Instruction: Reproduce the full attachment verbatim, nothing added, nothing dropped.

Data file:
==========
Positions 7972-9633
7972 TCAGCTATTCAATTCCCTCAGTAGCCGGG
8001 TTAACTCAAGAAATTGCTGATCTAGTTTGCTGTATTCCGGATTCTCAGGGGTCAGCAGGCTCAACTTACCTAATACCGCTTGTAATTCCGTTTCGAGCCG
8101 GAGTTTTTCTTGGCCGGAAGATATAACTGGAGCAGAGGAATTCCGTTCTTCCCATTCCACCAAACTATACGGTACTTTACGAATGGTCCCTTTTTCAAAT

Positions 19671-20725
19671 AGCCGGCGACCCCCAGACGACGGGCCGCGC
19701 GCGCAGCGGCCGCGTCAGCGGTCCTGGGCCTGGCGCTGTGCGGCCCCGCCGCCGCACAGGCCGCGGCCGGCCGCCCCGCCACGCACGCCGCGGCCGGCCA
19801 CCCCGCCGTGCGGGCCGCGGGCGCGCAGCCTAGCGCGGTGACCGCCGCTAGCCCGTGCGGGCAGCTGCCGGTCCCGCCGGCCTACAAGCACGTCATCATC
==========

Positions 7972-9633
7972 TCAGCTATTCAATTCCCTCAGTAGCCGGG
8001 TTAACTCAAGAAATTGCTGATCTAGTTTGCTGTATTCCGGATTCTCAGGGGTCAGCAGGCTCAACTTACCTAATACCGCTTGTAATTCCGTTTCGAGCCG
8101 GAGTTTTTCTTGGCCGGAAGATATAACTGGAGCAGAGGAATTCCGTTCTTCCCATTCCACCAAACTATACGGTACTTTACGAATGGTCCCTTTTTCAAAT

Positions 19671-20725
19671 AGCCGGCGACCCCCAGACGACGGGCCGCGC
19701 GCGCAGCGGCCGCGTCAGCGGTCCTGGGCCTGGCGCTGTGCGGCCCCGCCGCCGCACAGGCCGCGGCCGGCCGCCCCGCCACGCACGCCGCGGCCGGCCA
19801 CCCCGCCGTGCGGGCCGCGGGCGCGCAGCCTAGCGCGGTGACCGCCGCTAGCCCGTGCGGGCAGCTGCCGGTCCCGCCGGCCTACAAGCACGTCATCATC